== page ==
Karen Otis, NCC, LMHC, MA
Deputy Director, Treatment Court Programs, National Training and Technical Assistance, Center for Justice Innovation

Karen Otis is the Deputy Director with the Center’s department of treatment court programs. She delivers assistance to state and local jurisdictions in the areas of adult drug courts, family drug courts, veterans treatment courts, mental health courts, and more. Otis also designs and delivers content to enhance fidelity to the treatment court model and improve treatment court best practices. She is a licensed mental health counselor with more than a decade of experience in family treatment court. She holds a master's degree in forensic psychology from John Jay College of Criminal Justice and a master’s degree in mental health counseling from the City College of New York.


Timothy Richardson
Project Manager of Re-entry Services, Urban Minority Alcoholism Drug Abuse Outreach Program (UMADAOP) of Franklin County

Timothy Richardson is an Ohio prevention specialist assistant. He is the project manager of re-entry services at the Urban Minority Alcoholism and Drug Abuse Outreach Programs (UMADAOP) of Franklin County, Ohio. He is also the CEO of E.P.I.D.M.E.K (Equal Protection Intentionally Denied Endangers Mandates Enacted Konstiutionally), which is a nonprofit organization dedicated to equality and restoring justice for those who are at a disadvantage. This organization works hand-in-hand with the community to bridge the gap between ex-offenders, families, victims, and the community. Richardson has over 20 years of experience as a community leader and advocate regarding social justice and fighting for the rights of those who have been incarcerated.

Teresa Russell
Treatment Coordinator for the Jail Division, Montgomery County Sheriff's Office 

Teresa Russell joined the Montgomery County Sheriff's Office in June 2017 as a Treatment Coordinator assigned to the Jail Division. Russell was tasked with oversight of contracted medical, mental health and re-entry services for inmates. Russell came to MCSO with more than 20 years of experience in community behavioral health, with focus on Vocational Rehabilitation and Forensic Services. During her first full year of service with MCSO, Russell successfully implemented a Vivitrol Release Program, developed Peer Recovery Services within the jail and worked to streamline appropriate discharge planning services for inmates. In 2020, Russell assumed the role of Director of Criminal Justice Outreach for the Montgomery County Sheriff's Office, where she continues to oversee jail-based services and collaboration with court and community officials to develop initiatives that support jail diversion. Russell is an active member of the Sheriff's Drug Free Coalition and Community Overdose Action Team. Russell received a Bachelor's Degree in Psychology from Wright State University and a Master's Degree in Business Administration from Tiffin University.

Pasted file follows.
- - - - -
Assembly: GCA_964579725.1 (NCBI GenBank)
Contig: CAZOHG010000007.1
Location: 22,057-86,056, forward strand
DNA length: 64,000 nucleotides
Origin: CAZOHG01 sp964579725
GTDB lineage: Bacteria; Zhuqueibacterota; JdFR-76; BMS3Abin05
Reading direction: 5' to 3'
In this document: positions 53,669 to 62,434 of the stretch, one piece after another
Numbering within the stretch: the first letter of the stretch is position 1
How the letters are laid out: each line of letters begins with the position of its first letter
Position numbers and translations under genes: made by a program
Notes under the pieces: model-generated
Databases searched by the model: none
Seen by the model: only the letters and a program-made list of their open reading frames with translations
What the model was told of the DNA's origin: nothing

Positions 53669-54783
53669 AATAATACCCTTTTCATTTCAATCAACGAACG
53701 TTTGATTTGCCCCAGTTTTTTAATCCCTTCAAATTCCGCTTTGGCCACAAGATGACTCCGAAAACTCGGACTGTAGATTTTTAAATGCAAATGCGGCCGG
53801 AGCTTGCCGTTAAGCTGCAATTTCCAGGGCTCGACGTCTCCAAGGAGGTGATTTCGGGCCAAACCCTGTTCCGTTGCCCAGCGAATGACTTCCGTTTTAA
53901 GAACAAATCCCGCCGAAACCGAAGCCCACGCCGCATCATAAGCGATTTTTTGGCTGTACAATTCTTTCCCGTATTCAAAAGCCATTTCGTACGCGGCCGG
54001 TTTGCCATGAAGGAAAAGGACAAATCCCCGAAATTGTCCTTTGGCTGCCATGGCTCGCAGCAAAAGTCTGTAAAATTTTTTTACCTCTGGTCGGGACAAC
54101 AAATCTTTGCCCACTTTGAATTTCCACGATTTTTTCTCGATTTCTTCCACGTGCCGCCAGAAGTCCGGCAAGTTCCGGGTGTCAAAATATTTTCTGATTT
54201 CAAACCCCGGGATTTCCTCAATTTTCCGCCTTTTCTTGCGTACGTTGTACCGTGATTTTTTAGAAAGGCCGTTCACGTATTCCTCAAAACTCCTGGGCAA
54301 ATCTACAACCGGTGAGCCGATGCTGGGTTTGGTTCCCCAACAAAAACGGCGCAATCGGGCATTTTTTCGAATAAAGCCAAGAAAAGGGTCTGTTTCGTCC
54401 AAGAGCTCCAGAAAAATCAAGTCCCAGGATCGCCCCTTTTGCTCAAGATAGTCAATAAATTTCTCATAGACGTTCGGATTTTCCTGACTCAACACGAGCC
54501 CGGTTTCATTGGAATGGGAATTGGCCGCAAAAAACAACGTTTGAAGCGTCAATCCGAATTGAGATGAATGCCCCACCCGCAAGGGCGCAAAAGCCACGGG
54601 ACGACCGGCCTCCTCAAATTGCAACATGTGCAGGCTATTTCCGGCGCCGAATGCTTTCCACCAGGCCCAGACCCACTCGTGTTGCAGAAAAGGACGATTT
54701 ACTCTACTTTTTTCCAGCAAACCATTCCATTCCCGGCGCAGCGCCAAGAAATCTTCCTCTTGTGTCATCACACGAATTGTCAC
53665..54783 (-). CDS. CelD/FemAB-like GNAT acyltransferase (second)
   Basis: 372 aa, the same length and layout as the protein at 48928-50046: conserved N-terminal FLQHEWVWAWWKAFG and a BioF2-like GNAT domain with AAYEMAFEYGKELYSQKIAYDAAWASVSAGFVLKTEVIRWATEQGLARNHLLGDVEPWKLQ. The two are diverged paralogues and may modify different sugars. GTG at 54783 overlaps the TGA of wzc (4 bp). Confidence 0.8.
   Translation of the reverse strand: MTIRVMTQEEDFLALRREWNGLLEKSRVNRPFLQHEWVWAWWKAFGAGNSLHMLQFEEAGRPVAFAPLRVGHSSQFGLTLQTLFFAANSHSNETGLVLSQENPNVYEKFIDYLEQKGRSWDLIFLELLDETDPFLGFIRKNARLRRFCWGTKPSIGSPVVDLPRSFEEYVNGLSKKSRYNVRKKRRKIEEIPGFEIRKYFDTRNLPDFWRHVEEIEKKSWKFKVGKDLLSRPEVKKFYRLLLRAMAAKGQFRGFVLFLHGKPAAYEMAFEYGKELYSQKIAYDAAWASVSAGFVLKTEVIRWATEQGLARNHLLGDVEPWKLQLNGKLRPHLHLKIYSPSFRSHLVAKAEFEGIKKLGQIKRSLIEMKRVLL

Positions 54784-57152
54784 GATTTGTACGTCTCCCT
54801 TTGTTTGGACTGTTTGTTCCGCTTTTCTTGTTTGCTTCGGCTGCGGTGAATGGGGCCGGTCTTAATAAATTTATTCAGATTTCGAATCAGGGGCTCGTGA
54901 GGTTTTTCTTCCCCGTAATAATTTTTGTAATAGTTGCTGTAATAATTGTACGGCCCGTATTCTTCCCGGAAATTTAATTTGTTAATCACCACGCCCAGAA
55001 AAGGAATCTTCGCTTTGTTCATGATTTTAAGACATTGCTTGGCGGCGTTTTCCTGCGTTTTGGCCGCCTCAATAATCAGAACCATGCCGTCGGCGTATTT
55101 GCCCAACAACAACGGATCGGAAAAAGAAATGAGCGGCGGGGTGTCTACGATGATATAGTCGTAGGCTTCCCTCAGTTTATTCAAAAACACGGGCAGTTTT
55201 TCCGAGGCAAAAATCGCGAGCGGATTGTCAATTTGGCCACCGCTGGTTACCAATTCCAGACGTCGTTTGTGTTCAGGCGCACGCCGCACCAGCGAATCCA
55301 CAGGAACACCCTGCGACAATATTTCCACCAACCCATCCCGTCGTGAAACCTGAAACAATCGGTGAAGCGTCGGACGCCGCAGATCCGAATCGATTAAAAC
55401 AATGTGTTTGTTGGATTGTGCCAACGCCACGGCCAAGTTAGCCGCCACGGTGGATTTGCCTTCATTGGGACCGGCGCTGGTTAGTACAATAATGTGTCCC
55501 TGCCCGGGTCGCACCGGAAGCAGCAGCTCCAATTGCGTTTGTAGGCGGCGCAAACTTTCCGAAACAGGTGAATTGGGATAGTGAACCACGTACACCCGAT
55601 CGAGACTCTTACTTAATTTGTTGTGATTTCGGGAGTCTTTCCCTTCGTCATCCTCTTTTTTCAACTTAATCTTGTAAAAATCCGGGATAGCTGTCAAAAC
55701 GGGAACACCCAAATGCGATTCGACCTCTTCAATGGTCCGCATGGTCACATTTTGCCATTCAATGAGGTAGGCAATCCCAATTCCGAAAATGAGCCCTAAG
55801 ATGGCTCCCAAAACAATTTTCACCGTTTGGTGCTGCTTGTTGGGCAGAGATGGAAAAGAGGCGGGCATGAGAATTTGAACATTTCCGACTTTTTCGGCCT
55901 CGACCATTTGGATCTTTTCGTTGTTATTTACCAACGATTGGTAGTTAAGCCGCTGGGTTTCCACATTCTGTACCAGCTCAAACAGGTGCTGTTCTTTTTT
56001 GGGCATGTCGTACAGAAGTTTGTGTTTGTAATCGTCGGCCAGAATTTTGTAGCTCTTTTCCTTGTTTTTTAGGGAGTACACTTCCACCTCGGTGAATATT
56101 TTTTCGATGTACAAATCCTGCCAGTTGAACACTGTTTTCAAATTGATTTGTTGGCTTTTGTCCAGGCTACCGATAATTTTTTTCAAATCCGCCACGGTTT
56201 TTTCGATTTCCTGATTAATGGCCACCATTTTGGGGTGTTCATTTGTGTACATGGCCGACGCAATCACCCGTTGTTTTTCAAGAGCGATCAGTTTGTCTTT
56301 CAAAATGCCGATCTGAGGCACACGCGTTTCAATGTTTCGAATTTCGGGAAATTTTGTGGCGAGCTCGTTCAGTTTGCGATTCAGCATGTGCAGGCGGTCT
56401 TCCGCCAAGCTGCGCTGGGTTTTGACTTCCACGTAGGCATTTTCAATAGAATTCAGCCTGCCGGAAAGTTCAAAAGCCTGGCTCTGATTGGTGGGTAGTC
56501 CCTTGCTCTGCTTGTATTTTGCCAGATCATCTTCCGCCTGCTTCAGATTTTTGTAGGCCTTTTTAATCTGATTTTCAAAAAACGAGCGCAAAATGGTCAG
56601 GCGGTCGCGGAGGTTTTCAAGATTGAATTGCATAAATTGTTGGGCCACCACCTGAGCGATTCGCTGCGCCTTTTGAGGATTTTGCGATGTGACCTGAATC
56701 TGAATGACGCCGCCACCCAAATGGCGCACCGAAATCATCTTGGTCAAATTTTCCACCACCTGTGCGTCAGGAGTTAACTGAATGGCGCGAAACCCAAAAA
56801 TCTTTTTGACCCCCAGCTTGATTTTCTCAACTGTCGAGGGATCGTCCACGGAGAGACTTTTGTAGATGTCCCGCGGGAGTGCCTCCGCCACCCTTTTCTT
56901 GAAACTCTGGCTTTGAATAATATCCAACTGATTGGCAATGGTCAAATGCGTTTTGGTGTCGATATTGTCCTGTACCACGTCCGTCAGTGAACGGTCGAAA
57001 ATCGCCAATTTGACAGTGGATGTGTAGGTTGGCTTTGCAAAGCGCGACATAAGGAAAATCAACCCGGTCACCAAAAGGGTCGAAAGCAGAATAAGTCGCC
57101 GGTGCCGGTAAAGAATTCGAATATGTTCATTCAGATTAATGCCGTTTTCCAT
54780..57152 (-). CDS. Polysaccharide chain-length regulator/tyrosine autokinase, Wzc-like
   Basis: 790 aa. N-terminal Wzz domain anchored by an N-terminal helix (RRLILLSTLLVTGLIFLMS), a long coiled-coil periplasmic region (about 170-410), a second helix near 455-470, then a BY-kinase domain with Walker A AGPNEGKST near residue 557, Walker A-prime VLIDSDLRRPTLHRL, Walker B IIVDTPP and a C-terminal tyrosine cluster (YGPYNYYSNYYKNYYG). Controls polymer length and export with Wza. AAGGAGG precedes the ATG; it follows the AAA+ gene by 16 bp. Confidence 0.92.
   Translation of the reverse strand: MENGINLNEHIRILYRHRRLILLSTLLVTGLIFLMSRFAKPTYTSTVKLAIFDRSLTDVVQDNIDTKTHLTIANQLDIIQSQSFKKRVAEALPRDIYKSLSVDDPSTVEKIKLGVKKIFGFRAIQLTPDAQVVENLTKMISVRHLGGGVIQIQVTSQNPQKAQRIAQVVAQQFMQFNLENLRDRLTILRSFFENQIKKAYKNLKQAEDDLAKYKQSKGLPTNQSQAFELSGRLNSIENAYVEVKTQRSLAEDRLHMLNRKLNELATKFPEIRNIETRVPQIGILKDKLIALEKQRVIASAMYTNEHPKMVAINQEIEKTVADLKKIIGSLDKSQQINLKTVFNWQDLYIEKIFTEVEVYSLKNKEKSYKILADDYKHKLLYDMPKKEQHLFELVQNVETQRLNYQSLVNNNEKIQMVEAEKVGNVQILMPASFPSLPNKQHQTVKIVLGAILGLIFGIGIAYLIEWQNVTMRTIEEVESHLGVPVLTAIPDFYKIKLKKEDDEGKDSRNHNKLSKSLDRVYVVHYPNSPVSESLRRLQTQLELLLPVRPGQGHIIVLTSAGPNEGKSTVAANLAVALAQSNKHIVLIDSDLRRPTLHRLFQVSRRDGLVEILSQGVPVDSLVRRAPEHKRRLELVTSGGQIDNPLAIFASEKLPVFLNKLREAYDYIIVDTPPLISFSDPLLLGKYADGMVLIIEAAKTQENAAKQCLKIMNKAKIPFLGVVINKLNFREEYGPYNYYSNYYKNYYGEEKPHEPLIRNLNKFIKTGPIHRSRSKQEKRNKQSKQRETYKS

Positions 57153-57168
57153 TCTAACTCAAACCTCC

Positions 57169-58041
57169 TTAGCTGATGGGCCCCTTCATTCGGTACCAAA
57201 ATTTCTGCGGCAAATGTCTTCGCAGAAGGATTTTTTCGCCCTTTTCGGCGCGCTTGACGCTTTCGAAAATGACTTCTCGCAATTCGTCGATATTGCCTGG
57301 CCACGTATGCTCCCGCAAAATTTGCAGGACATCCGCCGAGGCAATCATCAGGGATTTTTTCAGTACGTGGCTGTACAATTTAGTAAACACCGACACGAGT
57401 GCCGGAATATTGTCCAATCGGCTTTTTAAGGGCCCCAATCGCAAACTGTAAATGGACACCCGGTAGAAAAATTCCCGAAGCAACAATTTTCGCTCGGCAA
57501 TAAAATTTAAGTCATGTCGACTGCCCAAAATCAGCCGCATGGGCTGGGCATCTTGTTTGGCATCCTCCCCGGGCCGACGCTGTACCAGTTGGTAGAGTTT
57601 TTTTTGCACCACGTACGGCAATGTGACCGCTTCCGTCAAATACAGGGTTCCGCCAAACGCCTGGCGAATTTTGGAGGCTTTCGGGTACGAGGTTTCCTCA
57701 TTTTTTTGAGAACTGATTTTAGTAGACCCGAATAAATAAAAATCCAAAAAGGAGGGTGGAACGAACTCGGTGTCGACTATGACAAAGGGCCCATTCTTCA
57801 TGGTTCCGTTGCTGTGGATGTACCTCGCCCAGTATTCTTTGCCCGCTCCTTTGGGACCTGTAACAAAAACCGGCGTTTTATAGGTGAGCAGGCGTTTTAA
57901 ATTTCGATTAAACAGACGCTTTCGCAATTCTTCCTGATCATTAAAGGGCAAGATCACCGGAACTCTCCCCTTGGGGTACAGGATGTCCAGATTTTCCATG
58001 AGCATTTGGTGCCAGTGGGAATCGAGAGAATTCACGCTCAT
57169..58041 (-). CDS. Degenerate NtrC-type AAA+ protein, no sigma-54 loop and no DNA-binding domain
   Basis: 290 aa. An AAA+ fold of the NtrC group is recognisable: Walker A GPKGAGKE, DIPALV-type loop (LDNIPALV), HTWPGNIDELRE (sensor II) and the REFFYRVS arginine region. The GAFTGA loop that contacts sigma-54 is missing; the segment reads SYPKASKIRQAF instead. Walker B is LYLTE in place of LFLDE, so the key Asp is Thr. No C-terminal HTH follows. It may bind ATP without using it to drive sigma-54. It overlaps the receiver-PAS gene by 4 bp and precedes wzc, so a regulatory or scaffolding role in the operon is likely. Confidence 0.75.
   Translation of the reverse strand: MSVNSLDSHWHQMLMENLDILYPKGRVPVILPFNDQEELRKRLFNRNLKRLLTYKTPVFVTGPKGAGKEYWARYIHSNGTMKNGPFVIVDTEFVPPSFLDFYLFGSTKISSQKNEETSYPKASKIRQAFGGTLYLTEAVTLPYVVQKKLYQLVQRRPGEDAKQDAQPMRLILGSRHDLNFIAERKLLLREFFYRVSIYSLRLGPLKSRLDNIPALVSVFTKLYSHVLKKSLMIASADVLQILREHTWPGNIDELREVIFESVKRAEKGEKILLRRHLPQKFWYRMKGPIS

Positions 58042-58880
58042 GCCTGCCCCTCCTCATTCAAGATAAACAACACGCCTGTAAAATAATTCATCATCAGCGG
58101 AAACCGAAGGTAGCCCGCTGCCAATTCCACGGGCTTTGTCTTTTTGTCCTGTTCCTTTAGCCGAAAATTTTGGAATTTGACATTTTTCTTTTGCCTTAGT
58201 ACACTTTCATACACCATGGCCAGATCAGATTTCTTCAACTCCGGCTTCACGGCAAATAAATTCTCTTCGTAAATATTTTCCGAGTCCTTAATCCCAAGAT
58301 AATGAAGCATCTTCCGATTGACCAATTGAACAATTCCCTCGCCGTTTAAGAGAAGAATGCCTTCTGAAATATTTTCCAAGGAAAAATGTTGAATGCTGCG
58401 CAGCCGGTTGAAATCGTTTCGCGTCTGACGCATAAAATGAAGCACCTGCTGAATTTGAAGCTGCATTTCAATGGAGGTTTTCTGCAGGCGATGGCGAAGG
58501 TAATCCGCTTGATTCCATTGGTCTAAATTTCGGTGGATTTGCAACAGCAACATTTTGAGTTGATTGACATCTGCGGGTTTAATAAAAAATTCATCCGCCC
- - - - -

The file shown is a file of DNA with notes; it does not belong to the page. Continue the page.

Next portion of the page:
Specialized Dockets Conference

Contact Information

Specialized Dockets Section
Supreme Court of Ohio
65 South Front Street, 6th Floor
Columbus, OH 43215-3431

Sam Campbell, Esq.

Policy Counsel:
Ryan Stickel, Esq.

Policy Analyst:
Zachary Vicha, LPCC-S, LICDC

Policy Analyst:
Alyssa Guthrie

Program Coordinator:
Sarah Jeu